July 23, 2012
Telephone scams can often be difficult to recognize. Frequently scammers will target senior citizens in an attempt to scare or confuse them into participating in the scam. These scams can lead to identity theft, loss of money, a negative credit rating, or worse.
One scam in particular preys on basic human compassion. The target will receive a phone call from a scammer stating a family member is in trouble. The caller might say the relative is in some kind of immediate danger and needs money from the target. Sometimes the caller will say a relative is in the hospital, is having car troubles, is in prison, or is stuck in another country. The scammer then asks for money; in all likelihood, they will ask for a wire transfer to help resolve the situation.
The Federal Trade Commission has a few tips to help combat this scam. You can check the story out with other people in your family. For example, if a caller says your nephew is stuck in a foreign country, call him or his parents to see if they can confirm the story. You also can ask the caller some questions about the family that a stranger couldn’t possibly answer. Try and make the question very personal; unfortunately, it is easy for someone to find basic information about strangers on the internet, so asking a generic question such as “what is his/her middle name?” may not be enough.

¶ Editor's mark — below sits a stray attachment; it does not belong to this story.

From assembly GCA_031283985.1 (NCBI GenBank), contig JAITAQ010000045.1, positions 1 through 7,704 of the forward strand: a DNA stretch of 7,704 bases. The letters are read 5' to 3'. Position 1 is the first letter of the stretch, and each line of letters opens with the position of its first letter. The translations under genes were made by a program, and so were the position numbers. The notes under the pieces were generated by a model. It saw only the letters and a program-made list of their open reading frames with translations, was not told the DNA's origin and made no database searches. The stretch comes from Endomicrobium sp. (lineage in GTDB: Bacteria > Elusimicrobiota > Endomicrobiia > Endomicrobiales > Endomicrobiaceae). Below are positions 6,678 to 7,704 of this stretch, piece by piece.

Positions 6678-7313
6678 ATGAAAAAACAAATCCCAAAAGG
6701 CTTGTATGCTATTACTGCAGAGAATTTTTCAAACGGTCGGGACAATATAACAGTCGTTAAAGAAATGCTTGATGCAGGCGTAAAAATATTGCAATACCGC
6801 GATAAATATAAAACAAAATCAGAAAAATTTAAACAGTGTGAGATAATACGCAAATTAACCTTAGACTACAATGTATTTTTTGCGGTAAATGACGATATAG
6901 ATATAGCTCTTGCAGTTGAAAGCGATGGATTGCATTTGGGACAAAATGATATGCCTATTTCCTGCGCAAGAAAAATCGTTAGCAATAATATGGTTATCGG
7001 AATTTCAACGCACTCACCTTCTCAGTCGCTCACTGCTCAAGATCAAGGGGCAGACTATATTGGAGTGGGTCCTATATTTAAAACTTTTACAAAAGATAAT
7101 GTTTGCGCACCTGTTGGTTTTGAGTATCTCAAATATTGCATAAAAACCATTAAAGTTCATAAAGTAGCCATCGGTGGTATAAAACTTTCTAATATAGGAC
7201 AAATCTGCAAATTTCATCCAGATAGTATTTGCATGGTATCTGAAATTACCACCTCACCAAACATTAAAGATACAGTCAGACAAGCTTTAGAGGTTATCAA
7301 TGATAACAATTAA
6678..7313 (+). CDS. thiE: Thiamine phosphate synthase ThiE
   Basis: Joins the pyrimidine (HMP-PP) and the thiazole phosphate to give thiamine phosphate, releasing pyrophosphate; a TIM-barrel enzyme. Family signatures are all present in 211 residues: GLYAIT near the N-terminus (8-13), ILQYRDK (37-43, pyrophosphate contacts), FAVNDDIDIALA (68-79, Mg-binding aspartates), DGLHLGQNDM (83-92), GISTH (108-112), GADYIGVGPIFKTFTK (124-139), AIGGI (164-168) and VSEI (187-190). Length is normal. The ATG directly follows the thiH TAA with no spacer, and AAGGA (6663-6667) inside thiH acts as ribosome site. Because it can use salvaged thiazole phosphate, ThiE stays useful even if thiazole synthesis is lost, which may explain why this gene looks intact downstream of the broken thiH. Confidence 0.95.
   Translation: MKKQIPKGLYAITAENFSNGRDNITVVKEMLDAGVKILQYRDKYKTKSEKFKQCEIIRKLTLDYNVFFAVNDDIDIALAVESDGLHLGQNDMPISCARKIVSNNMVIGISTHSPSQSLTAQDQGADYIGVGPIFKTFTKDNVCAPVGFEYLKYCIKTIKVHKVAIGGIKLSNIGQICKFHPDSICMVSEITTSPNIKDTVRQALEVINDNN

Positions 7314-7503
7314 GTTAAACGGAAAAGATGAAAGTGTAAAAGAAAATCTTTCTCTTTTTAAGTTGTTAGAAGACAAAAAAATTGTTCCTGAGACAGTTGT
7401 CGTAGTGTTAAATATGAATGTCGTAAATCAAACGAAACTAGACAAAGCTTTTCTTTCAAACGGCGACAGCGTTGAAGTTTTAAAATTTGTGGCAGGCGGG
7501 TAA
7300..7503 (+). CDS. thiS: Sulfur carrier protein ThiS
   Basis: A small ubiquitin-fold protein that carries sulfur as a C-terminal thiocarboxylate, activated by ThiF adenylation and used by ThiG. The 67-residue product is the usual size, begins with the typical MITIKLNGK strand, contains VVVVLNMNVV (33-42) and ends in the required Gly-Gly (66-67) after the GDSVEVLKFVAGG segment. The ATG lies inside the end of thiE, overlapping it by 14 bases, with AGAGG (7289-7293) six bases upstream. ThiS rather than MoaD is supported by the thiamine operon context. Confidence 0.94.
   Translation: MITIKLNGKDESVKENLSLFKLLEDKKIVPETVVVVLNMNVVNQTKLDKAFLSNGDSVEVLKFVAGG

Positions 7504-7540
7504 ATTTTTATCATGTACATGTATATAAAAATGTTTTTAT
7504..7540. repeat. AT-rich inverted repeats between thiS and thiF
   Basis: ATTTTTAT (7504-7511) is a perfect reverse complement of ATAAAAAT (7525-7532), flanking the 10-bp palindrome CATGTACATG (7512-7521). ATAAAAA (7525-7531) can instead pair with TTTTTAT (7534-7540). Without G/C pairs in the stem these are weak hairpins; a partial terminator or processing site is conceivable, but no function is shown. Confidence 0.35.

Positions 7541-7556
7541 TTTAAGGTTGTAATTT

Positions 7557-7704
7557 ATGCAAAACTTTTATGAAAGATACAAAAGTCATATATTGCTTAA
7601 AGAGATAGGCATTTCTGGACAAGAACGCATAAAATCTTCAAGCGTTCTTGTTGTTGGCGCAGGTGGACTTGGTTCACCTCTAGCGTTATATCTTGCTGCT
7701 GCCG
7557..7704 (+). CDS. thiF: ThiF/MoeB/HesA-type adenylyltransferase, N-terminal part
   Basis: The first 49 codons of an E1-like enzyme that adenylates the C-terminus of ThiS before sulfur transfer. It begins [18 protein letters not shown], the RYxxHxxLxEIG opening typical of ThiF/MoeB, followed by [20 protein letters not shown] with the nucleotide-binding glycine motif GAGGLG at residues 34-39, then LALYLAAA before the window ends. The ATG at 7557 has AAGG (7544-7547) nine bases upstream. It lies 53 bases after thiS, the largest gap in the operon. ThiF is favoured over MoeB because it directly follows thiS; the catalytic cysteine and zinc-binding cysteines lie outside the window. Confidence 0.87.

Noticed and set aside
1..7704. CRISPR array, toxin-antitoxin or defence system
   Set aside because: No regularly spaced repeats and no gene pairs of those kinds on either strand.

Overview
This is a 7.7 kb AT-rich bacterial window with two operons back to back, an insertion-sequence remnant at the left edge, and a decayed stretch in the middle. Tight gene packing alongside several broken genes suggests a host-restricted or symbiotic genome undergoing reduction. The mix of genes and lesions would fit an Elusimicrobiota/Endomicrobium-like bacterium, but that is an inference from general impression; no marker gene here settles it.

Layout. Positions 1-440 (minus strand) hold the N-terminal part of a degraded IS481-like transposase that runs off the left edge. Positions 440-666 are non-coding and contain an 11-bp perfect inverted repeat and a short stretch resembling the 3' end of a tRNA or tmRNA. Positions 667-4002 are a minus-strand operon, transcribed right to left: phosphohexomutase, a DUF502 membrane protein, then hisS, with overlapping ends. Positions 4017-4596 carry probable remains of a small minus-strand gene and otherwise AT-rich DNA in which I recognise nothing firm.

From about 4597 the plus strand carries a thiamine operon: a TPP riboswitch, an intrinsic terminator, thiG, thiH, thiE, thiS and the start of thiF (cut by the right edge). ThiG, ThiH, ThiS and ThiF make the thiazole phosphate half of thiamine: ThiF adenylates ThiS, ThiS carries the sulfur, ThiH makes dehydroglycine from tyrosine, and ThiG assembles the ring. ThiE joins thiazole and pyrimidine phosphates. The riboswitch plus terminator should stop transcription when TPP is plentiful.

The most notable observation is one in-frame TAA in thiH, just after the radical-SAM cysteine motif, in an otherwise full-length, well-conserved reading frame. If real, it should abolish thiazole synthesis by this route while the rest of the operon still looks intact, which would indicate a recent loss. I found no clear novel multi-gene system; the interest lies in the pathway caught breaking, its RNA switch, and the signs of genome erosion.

If you think this cannot happen to you, or there is no reason that you would be a target, think again. A close personal friend of mine received one of these phone calls. Thankfully she was able to identify it as a scam, and no further damage was done. Remember, you should always question everything!
I invite you to share these tips with your friends and family. If someone falls victim to identity theft the damage can be irreparable. By utilizing the tips above, we can take the steps to make sure that doesn’t happen.